SARANAC LAKE - This village's Zoning Board of Appeals ruled Thursday night that full-size window decals at two local businesses are signs that violate the village sign code - a code that, now that it's being enforced, could have ramifications for dozens of business owners.
The ZBA voted unanimously to determine that window decals at the Tri-Lakes Center for Independent Living and Eye Care for the Adirondacks are considered signs under village code. The board subsequently decided that the signs meet the definition of a window sign; that measure passed 3-1, with Shawn Boyer opposed.
Some board members said they shared the frustrations expressed by business owners and stressed that their job is to interpret the law as it is written. The village is currently working on a new code.
"I know this is a huge porcupine for the village," Boyer said. "I just want you guys to be assured that the code is being repaired as we speak. When there's comment for the code, I would suggest that you guys gather everybody you can get to come to the public comment."
The rulings mean that those two business owners will have to apply for a permit, according to village Code Enforcement Officer Tom Worthington. They will likely get rejected, he said, and then have to apply to the ZBA for a variance.
The village code defines a sign as "any announcement, declaration, demonstration, display, illustration, insignia, or visually communicative or expressive device used to advertise or promote the interests of any person when the same is placed in view of the general public." A window sign is one that is inside a building but intended to be viewed by the public from the outside. The village's code limits window signs to 2 square feet.
In nearby Lake Placid, only neon window signs are limited to 2 feet. Other window signs are limited to 20 percent of the window's area, according to Lake Placid Code Enforcement Officer Jim Morganson.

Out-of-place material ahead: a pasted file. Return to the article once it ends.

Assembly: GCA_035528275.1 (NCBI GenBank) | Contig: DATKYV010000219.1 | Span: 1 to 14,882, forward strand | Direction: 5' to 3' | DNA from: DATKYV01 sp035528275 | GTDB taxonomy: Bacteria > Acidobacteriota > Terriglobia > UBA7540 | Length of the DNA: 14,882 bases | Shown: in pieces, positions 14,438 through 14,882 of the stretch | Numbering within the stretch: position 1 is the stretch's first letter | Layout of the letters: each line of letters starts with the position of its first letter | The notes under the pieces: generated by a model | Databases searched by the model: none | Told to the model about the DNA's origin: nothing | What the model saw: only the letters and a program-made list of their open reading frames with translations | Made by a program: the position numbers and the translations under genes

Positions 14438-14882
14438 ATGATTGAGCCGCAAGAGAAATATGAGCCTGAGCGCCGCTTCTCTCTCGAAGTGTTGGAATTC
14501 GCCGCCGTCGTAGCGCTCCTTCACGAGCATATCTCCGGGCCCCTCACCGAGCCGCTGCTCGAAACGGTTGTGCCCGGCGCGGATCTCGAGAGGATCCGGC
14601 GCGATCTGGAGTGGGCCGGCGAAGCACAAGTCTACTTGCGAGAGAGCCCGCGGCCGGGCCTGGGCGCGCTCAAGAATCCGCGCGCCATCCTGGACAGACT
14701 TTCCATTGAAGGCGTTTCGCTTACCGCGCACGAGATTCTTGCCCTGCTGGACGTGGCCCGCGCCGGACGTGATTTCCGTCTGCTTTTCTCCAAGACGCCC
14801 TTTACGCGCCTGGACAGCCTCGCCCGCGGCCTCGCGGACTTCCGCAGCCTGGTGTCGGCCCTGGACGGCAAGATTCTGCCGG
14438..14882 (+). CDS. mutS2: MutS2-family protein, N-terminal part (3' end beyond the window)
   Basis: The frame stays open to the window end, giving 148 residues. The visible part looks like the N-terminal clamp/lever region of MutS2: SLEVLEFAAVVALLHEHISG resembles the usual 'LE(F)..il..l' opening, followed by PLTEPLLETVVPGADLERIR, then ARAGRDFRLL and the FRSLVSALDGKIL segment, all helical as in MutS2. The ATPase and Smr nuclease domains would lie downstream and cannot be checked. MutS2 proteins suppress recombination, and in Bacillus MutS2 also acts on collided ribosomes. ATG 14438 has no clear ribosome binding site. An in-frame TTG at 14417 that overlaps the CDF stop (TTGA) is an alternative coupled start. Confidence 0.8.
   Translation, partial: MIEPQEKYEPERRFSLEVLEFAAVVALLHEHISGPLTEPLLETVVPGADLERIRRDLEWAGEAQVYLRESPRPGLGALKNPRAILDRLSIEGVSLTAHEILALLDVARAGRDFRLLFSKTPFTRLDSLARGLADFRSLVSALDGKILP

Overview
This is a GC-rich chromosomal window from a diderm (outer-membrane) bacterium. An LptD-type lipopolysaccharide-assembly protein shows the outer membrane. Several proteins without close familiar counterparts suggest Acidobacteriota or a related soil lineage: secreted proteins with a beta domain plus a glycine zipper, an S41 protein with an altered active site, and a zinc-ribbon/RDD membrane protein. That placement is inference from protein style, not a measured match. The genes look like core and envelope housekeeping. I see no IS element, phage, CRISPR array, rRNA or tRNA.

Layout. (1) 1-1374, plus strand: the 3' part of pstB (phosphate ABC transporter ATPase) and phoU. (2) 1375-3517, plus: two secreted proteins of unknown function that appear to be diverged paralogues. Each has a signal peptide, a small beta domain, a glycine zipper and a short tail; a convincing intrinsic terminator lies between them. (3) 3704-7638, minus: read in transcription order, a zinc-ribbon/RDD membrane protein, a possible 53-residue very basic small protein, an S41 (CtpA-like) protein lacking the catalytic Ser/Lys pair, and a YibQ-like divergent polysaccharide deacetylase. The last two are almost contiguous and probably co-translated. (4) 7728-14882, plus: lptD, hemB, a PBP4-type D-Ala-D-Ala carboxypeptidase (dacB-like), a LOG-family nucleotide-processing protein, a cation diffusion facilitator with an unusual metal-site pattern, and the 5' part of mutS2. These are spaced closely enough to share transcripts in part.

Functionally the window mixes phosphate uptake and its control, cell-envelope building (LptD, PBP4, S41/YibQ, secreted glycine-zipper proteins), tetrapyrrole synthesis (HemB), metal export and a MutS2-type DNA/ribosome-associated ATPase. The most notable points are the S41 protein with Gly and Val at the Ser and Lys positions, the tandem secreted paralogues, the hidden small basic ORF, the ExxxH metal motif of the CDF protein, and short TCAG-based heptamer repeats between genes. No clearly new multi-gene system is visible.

Cory Rothamel, owner of Blue Line Sports, said the sign laws will discourage people from starting businesses in Saranac Lake.
The debate over the definition of a sign was prompted by anonymous complaints about window decals at TLCIL, Eye Care and Upstate Vinyl Graphics. Worthington issued violations to those businesses.
During a public hearing prior to the board's ruling, TLCIL Executive Director Nathan Cox said he conducted his own survey of village businesses and found that 37 have signs that violate the code because of their size. Richard Schmidt, owner of Upstate Vinyl Graphics, which was also given a notice for violating the sign law, said Worthington will be busy enforcing the code because of the ZBA's decision.
ZBA member Patricia Hillman said she thinks the signs at both businesses could be considered "prohibited signs" under village code.
"Under 'prohibited signs' it says, 'signs placed upon a structure in any manner so as to disfigure or conceal any window, door or fire escape,'" she said.
Hillman noted that decals at both businesses prevent people from looking inside the buildings.
Cox disagreed, noting that the decals provide privacy to customers.
It cost TLCIL and Eye Care $175 each to seek an interpretation from the ZBA. If they choose to apply for permits - which Worthington said will most likely be rejected - it will cost another $50. To seek a variance to keep their signs, they must pay $250.